The influence of macrofauna on intertidal sediment stability and biogeochemical properties.

Hale, Rachel (2013) The influence of macrofauna on intertidal sediment stability and biogeochemical properties. Doctoral thesis, University of East Anglia.

[img]
Preview
PDF
Download (9MB) | Preview

Abstract

Macrofauna are known to have a significant effect on intertidal
sediment stability and biogeochemical properties. A series of manipulative in
situ mudflat studies at Breydon Water, Great Yarmouth, UK investigated the
effect of biodiversity on selected biogeochemical sedimentary properties
related to mudflat sediment stability including the sediment erosion threshold
and relative erosion rate, microphytobenthos biomass and health, sediment
particle size and size distribution, sediment water content, chlorophyll a and
b concentration, and colloidal carbohydrate concentration. Mudflat sediment
macrofaunal biomass was removed using cryo-defaunation and the
abundances of three common mudflat species Hediste diversicolor, Hydrobia
ulvae and Corophium volutator manipulated to examine different aspects of
macrofaunal biodiversity including species identity, density, biomass
distribution, and richness. An additional laboratory study enabled two and
three dimensional high resolution visualisation of fluid and particle mixing as
a result of organism sediment bioturbation.
Species identity was found to have a significant effect on sediment
properties. The three species have distinct bioturbatory actions with
consequences for sediment stability. In some circumstances a single
organism was found to have as great an effect on selected ecosystem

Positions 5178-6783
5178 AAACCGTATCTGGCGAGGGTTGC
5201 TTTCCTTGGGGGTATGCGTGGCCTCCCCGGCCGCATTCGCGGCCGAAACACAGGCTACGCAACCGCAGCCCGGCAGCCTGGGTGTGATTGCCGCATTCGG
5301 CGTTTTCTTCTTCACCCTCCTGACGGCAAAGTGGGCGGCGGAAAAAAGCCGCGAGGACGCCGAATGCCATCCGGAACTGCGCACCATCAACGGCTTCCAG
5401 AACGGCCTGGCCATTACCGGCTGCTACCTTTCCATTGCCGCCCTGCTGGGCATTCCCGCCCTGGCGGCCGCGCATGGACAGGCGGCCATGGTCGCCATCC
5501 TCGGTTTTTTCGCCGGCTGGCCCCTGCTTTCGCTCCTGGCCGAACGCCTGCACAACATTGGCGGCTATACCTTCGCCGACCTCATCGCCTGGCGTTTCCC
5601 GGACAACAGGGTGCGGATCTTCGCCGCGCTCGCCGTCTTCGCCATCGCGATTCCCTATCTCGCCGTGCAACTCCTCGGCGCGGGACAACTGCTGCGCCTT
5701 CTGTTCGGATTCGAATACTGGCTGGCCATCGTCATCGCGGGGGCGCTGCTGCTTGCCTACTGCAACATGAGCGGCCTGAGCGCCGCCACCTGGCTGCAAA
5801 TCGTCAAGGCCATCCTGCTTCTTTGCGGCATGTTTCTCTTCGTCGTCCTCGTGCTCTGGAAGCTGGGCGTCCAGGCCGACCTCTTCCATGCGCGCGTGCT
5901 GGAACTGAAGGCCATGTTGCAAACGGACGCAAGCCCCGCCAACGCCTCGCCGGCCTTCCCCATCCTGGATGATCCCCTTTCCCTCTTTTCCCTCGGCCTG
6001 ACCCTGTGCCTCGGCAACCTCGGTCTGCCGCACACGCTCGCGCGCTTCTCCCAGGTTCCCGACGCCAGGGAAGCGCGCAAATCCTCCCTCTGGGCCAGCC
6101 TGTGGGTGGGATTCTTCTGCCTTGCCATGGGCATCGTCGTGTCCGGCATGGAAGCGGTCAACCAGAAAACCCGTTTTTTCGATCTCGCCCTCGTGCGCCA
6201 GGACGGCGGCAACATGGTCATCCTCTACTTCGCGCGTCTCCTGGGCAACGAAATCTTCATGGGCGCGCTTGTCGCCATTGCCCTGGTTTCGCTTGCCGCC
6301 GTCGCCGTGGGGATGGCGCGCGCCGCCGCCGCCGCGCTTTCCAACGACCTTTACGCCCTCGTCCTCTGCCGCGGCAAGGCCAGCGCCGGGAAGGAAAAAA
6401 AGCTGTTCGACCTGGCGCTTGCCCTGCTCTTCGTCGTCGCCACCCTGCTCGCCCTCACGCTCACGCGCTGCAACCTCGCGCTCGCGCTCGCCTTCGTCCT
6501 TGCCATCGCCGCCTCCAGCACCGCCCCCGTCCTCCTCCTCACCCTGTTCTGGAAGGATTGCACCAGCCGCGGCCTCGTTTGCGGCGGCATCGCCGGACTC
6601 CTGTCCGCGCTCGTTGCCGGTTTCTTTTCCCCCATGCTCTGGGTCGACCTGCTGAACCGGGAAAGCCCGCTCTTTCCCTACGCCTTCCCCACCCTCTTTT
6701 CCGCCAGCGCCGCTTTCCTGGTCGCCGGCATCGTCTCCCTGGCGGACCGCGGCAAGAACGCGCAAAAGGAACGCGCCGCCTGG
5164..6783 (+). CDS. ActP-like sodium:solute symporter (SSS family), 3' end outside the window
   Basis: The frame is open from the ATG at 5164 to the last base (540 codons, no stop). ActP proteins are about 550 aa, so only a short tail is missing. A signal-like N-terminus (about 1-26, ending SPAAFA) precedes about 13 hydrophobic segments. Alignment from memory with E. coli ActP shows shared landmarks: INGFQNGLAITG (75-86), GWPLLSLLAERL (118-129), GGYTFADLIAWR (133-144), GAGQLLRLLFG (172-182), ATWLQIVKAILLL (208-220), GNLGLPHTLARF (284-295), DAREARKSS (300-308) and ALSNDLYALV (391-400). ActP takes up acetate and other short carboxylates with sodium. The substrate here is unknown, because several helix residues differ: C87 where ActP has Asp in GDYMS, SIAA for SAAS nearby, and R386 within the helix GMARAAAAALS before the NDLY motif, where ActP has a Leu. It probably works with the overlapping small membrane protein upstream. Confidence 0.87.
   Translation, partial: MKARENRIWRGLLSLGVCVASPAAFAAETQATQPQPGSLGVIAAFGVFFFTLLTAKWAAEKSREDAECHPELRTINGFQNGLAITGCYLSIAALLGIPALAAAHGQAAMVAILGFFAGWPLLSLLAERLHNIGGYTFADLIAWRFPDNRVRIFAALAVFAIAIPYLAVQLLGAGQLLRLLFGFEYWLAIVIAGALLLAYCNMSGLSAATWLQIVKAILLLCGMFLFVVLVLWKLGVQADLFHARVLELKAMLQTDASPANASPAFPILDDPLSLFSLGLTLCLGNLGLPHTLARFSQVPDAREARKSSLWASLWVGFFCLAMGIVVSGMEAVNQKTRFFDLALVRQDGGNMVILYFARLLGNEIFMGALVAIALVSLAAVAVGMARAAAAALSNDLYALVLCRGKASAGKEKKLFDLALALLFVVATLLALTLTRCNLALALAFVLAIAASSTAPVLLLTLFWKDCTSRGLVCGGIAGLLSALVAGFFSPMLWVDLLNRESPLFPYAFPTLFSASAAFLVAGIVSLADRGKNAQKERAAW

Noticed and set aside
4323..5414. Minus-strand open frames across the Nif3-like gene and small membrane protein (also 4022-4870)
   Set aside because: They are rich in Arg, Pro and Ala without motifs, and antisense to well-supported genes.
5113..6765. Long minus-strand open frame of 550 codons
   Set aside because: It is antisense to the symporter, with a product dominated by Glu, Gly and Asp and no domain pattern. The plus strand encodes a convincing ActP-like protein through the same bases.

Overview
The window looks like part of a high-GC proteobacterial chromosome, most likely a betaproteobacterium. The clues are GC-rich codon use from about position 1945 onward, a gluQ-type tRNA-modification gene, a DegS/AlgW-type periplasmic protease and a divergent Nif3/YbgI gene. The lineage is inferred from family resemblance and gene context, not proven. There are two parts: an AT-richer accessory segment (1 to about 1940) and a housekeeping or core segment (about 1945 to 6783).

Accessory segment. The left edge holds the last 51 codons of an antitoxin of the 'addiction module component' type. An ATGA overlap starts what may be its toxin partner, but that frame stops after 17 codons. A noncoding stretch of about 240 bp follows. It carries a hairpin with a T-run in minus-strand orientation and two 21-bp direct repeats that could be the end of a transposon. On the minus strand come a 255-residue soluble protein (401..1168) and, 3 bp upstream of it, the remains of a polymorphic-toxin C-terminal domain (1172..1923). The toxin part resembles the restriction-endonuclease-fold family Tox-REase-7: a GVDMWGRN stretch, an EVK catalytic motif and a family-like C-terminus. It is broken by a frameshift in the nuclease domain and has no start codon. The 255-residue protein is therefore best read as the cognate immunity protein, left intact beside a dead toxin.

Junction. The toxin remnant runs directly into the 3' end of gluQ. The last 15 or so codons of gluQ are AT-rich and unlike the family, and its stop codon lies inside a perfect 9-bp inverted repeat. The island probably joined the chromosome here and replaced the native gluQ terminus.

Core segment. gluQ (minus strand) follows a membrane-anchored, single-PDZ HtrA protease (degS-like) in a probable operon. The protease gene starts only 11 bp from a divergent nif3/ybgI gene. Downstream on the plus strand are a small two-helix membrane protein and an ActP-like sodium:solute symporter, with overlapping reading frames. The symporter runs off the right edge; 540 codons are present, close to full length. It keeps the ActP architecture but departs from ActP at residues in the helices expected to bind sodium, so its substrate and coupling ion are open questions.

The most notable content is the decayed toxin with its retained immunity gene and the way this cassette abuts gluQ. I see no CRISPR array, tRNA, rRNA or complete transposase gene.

processes as a whole community. Variations in species density significantly
changed the effect of the species on the measured sedimentary processes.
Species richness effects were negatively interactive, with species mixtures
underyielding in comparison to their monoculture counterparts. Changes in
species biomass distribution and richness resulted in significant context
dependent changes to sediment properties, moderated by inter- and intraspecific
interactions. Species were also observed to exhibit a functional
abundance threshold, below which they did not contribute significantly to
ecosystem processes. Temporal and spatial variability observed in the
experiments emphasised the potential of environmental and abiotic factors to
also influence ecosystem processes. Investigating these subtle aspects of
biodiversity will be key in the determination of the relationship between
biodiversity and ecosystem processes.

Item Type: Thesis (Doctoral)
Faculty \ School: Faculty of Science > School of Environmental Sciences
Depositing User: Mia Reeves
Date Deposited: 11 Jun 2014 13:52
Last Modified: 11 Jun 2014 13:52
URI: https://ueaeprints.uea.ac.uk/id/eprint/48713
DOI:

Actions (login required)

View Item View Item